Recently, California introduced the Virtual Currency Act (A.B. 1123), which would require anyone involved in a “virtual currency business” in the state to first register with California’s Commissioner of Business Oversight.[9] The California Act defines a “virtual currency business” as any business “maintaining full custody or control of virtual currency in this state on behalf of others.” The definition is very broad and encompasses “any type of digital unit that is used as a medium or exchange or a form of digitally stored value.”[10] The Act, however, is facing stiff opposition, including from digital nonprofits.

Wyoming’s proposed legislation concerning blockchain is significant because it is the first comprehensive effort to address numerous aspects of securities law, corporate law, banking regulation, and tax that have been obstacles to blockchain and cryptocurrency businesses operating in the United States.[11] With the state possibly leading the way as an early adopter, some believe that it may become a jurisdiction of choice for sector-specific ventures in blockchain-related technology and exchanges of cryptocurrency, as well as the issuance of non-security “utility tokens” in insurance and healthcare.[12]

Wyoming’s proposed laws are contained in five separate bills. One of the bills, SF 111, provides that virtual currency is not subject to taxation as “property” in the state.[13] Wyoming doesn’t have a state income tax, and the bill provides that virtual currency is personal property not subject to property tax in Wyoming. One motivating factor appears to be allowing Wyoming corporations and trust structures to take custody of and hold virtual currency.[14]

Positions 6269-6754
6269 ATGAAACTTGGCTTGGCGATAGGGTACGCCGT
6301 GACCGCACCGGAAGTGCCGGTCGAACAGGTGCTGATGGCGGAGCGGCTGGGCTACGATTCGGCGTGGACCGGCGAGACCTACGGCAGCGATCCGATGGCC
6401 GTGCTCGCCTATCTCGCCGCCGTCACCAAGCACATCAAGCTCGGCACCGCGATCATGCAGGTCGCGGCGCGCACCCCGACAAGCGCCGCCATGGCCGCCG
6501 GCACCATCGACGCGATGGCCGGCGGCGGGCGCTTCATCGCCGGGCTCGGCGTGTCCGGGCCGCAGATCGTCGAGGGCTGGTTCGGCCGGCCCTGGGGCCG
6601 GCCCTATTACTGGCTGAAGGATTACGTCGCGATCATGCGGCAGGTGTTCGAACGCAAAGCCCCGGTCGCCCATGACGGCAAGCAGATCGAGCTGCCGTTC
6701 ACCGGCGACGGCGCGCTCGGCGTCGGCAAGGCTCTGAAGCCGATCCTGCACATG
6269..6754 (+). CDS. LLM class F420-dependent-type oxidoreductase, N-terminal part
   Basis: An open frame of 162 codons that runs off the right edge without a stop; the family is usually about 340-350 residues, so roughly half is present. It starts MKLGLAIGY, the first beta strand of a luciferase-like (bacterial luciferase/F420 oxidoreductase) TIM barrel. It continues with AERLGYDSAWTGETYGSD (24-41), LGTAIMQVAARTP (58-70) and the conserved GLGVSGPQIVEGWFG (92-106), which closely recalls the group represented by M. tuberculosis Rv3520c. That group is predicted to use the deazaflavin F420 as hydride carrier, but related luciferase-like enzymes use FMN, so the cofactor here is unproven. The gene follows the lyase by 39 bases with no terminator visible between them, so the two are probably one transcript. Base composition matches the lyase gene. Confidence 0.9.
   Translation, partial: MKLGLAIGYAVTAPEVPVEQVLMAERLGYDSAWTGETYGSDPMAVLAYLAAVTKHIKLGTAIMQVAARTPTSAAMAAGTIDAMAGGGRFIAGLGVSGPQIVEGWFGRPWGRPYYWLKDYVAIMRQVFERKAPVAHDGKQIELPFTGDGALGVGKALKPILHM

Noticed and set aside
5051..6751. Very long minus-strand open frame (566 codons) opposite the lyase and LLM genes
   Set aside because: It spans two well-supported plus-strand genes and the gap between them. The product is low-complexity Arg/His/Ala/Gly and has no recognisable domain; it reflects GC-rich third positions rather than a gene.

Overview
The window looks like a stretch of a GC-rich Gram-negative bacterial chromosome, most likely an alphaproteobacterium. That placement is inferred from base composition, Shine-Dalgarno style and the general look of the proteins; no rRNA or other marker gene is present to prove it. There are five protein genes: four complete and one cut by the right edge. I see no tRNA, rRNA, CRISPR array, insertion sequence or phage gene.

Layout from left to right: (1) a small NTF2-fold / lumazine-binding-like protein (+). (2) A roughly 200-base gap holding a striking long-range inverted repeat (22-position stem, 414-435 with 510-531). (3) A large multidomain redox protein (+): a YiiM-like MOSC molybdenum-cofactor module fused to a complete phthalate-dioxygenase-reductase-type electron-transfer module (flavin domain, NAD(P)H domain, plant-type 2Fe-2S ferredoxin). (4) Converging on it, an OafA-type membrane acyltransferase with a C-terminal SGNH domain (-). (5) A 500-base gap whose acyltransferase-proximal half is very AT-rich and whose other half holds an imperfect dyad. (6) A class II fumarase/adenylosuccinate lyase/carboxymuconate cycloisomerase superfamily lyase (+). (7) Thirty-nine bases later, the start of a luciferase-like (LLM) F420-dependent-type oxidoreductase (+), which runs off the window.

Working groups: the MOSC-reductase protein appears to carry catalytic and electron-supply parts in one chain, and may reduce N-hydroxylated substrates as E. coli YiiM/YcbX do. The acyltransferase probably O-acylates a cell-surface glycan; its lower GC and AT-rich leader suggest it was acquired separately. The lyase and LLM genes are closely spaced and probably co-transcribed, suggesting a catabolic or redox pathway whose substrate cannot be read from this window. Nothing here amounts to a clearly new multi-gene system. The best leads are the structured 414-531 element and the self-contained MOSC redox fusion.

Finally, U.S. Commodity Futures Trading Commission (CFTC) commissioner Brian Quintenz recently told an audience at the D.C. Blockchain Summit that self-regulation of cryptocurrency might be the answer:

“I believe that a private cryptocurrency oversight body could bridge the gap between the status quo and future government regulatory action,” he told the audience in his keynote address. Quintenz also suggested that a cryptocurrency self-regulatory organization (SRO) could have an impact beyond the U.S. market, and could potentially take on global significance.[15]

Quintenz acknowledged that there are many jurisdictional questions concerning cryptocurrencies, with the CFTC, the SEC, the IRS, and FinCEN all potentially classifying such assets differently. Thus, he believes that self-regulation could be another option.

Concluding Remarks

Cryptocurrency regulation is a hot topic at the moment, both in the United States and abroad. The interest taken by a growing number of agencies seeking to tax and/or regulate cryptocurrency demonstrates that the future of cryptocurrency is far from certain and most certainly subject to remain in flux. In the near-term future, the U.S. Congress could also play a larger role, as a number of committees are discussing the subject in the current session.[16]  We expect to dig into many of these developments in future posts.”